Changing Environments


Typical genetics deals with constant (or consistent) conditions

  • if there is selection,
    . . . -multiply the Hardy-Weinburg values by fitness, w = survival probability
    . . . . {AA, Aa, aa} = {wAA*p2, wAa*2pq, waa*q2}
  • since w is constant
    . . . -the same percentage survives every generation and
    . . . . with sufficient time, if wAA or waa is smallest of the w-values,
    . . . . that genotype will disappear from the population!

    Imagine a mutation that gives a tropical plant species the ability to withstand up to one hour exposure to minimum temperatures, and which occurs 10% of the time:

    n = 1
    exp
    F-1
    .81 .18 .01
    geno-
    type
    AA Aa aa
    min
    Temp
    32 oF 30 oF 28 oF
    w32 1.00 0.80 0.60
    w30 0.80 1.00 0.80
    w28 0.60 0.80 1.00

    In the 'normal' environment,
    where winter nighttime temperatures do not drop below 32 oF:
    n = 1
    geno-
    type
    AA Aa aa q
    w 1.00 0.80 0.60
    min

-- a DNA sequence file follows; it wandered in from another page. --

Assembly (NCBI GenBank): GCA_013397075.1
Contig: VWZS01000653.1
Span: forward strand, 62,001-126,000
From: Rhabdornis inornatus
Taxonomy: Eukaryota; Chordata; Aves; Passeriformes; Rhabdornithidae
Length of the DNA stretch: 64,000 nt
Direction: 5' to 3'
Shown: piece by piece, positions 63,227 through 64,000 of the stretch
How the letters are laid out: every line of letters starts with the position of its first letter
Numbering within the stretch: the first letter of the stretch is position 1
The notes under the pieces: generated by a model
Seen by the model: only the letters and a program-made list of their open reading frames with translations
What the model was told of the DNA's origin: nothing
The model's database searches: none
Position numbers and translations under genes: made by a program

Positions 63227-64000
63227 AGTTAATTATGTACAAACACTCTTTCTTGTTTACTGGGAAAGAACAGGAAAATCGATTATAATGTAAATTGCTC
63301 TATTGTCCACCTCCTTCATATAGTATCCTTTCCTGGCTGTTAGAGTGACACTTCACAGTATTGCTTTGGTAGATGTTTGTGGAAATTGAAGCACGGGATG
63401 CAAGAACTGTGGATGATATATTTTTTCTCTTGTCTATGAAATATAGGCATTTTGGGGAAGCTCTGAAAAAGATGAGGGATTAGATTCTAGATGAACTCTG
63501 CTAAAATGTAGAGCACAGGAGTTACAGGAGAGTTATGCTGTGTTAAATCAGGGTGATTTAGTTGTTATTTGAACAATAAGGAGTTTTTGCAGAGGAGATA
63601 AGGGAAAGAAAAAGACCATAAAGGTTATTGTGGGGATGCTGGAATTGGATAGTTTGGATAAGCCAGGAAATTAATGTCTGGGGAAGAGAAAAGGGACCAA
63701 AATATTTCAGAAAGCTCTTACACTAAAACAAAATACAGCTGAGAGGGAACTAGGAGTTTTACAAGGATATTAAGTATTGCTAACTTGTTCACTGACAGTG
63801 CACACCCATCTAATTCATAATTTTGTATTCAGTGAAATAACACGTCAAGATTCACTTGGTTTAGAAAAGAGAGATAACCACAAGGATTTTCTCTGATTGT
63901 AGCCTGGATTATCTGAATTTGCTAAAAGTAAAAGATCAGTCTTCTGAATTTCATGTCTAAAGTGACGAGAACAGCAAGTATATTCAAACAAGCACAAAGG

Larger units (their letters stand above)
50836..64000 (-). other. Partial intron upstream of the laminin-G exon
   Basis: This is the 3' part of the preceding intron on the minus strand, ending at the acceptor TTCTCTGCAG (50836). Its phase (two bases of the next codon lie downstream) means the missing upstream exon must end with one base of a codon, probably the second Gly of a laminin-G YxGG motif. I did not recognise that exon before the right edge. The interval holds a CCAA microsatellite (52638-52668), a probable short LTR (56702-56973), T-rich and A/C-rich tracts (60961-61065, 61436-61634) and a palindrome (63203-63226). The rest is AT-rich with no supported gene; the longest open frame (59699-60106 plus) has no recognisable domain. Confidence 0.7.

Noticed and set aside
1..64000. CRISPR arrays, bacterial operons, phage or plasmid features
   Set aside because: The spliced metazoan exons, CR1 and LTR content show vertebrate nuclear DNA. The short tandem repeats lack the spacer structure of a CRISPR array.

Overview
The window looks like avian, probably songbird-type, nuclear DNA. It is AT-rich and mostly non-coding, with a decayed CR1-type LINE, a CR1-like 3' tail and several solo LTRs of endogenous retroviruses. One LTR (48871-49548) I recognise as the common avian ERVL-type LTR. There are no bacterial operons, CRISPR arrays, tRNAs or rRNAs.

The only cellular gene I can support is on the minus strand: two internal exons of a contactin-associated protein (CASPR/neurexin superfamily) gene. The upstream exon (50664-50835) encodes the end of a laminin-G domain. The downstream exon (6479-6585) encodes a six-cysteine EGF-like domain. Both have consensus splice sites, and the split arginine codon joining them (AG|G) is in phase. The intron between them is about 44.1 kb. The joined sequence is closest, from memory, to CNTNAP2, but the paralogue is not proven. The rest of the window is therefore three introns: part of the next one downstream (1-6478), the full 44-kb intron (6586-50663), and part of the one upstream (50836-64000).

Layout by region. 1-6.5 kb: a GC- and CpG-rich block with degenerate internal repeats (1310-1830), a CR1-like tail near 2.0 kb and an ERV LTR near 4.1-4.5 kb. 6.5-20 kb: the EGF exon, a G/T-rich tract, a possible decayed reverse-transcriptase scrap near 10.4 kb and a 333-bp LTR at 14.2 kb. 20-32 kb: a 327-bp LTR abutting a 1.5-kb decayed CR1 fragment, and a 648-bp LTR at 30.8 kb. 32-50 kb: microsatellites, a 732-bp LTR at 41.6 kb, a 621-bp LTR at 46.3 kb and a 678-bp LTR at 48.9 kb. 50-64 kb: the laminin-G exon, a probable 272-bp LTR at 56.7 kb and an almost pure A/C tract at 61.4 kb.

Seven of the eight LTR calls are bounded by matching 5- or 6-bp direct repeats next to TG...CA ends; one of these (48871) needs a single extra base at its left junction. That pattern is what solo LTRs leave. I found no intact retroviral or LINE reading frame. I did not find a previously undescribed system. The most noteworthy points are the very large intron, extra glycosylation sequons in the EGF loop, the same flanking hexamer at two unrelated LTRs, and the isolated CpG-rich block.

Temp
    32 oF 30 oF 28 oF
    exp
    P-1
    810 180 10 0.100
    exp
    F-1
    810 144 6 0.081
    exp
    F-2
    844 119 3 0.065
    exp
    F-3
    874 96 2 0.051
    exp
    F-4
    899 78 1 0.041
    exp
    F-5
    919 62 1 0.033
    exp
    F-6
    935 50 0 0.025
    exp
    F-7
    949 39 0 0.020
    exp
    F-8
    960 30 0 0.015
    exp
    F-9
    969 23 0 0.012
    exp
    F-10
    976 18 0 0.009

    Starting with the P-1 generation {AA, Aa, aa} = {810, 180, 10}

  • if environment changed to winter nighttime temperatures drop to 28oF
    . . . q would rise as . . . . . . p declines
    . . . q approaches 1.00; . . . p approaches 0.00



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    © 2004 Prof. LaFrance, Ancilla College